600 Capitol Way North, Olympia, WA 98501-1091
Archived documents do not reflect current WDFW regulations or policy and may contain factual inaccuracies.
May 14, 2010
Contact: Don Larsen, (509) 323-2967
Sage, sharp-tailed grouse will benefit
from federal assistance to farmers
A state stronghold for threatened sage and sharp-tail grouse in eastern Washington will be maintained by a federal assistance program approved this week by the U.S. Department of Agriculture.
The program will help farmers and ranchers in Douglas County voluntarily maintain 38,000 acres of habitat for one of the last stable populations of sage grouse in the nation.
“This program promotes cooperation with private landowners to maintain habitat for threatened wildlife,” said Washington Department of Fish and Wildlife (WDFW) director Phil Anderson. “It will continue to protect habitat that makes the area the state’s last stronghold for sage-grouse and sharp-tailed grouse.”
U.S. Secretary of Agriculture Tom Vilsack approved the state’s proposal for a sage-grouse and sharp-tailed grouse State Acres For Wildlife Enhancement (SAFE) program in Douglas County. SAFE is a 2-year-old sub-program of USDA’s long-running Conservation Reserve Program (CRP), a voluntary, incentive-based, private-lands conservation program.
Sage grouse were designated earlier this year as a candidate species for federal protection under the Endangered Species Act, and both sage grouse and sharp-tailed grouse are listed by Washington state as threatened species.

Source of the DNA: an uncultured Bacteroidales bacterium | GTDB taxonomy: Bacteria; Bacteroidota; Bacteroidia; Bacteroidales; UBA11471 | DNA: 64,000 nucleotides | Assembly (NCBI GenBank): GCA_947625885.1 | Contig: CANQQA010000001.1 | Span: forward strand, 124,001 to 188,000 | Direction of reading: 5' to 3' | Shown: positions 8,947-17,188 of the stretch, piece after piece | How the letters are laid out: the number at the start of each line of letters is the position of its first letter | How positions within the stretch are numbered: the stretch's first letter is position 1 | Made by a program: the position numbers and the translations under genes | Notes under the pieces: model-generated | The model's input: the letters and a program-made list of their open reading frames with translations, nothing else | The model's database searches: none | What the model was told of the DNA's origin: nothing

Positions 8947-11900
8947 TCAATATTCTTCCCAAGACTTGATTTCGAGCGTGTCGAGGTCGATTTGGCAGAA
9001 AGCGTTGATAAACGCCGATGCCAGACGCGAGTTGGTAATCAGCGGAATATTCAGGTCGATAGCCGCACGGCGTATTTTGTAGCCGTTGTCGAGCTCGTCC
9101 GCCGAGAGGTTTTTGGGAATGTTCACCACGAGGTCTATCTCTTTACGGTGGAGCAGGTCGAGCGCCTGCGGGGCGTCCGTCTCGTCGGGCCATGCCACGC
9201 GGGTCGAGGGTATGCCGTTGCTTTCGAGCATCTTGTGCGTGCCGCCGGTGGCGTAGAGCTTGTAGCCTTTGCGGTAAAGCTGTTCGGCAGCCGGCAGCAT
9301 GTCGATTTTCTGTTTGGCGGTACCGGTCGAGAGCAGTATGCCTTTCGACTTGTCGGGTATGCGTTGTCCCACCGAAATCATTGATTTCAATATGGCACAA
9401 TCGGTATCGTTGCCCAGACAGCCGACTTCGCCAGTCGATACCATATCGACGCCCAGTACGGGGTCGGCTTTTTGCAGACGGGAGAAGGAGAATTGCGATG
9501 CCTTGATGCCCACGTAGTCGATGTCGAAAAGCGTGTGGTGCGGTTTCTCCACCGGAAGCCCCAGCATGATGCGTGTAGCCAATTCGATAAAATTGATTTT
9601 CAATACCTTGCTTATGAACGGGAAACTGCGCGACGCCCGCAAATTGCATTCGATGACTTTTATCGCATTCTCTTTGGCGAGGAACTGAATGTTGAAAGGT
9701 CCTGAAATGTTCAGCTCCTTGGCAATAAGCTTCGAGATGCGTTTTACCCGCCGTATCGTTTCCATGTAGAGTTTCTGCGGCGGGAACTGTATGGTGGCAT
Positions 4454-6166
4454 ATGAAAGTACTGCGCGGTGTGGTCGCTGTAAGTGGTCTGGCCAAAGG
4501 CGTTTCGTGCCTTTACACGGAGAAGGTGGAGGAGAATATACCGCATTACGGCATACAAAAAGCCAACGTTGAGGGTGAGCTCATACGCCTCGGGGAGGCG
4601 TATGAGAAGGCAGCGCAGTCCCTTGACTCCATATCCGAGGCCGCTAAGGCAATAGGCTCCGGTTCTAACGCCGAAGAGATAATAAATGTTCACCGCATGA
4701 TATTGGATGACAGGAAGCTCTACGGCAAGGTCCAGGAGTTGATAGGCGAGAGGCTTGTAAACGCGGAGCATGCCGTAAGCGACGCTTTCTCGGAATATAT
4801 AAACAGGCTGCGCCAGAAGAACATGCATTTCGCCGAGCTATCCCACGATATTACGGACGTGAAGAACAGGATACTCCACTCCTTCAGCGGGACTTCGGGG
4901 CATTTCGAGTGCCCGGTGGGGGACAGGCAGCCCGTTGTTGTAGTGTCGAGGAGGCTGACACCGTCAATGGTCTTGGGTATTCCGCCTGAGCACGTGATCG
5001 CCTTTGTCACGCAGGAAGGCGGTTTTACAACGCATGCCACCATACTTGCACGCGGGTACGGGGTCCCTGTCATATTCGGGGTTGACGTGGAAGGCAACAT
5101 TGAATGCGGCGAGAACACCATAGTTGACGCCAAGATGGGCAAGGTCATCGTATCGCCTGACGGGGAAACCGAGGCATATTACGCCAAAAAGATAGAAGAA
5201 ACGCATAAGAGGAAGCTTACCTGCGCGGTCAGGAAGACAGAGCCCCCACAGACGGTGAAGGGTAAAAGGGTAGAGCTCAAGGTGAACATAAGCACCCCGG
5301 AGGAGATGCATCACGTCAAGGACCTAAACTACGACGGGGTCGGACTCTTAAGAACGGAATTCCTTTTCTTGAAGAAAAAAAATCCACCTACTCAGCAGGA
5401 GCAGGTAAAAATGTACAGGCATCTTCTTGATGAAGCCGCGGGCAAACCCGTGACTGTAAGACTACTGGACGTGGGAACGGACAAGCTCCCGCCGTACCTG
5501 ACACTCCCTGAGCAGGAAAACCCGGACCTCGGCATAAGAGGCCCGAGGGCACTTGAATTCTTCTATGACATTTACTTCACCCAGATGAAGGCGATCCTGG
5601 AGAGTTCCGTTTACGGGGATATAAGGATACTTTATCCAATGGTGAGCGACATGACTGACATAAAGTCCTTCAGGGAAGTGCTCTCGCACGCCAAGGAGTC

Douglas County is one of the few places in the country where sage grouse have not declined in the last 30 years, and their stability there is believed to be due to habitat protection under the CRP program. WDFW research shows most sage grouse and sharp-tailed grouse nesting occurs in CRP habitat. WDFW works cooperatively with USDA’s Farm Services Agency to monitor the effects of CRP acreage on wildlife.
Don Larsen, WDFW’s private lands coordinator, said the newly approved program will help Douglas County landowners establish or maintain quality wildlife habitat on 38,000 acres of cropland in current grouse range, through cost-share assistance and annual rental payments for up to 15 years.
Larsen said the new funding is critically needed because CRP contracts on 65,000 acres in Douglas County have been expiring over the past two years. Vegetation cover has already been plowed up in some expired CRP fields where grouse were nesting.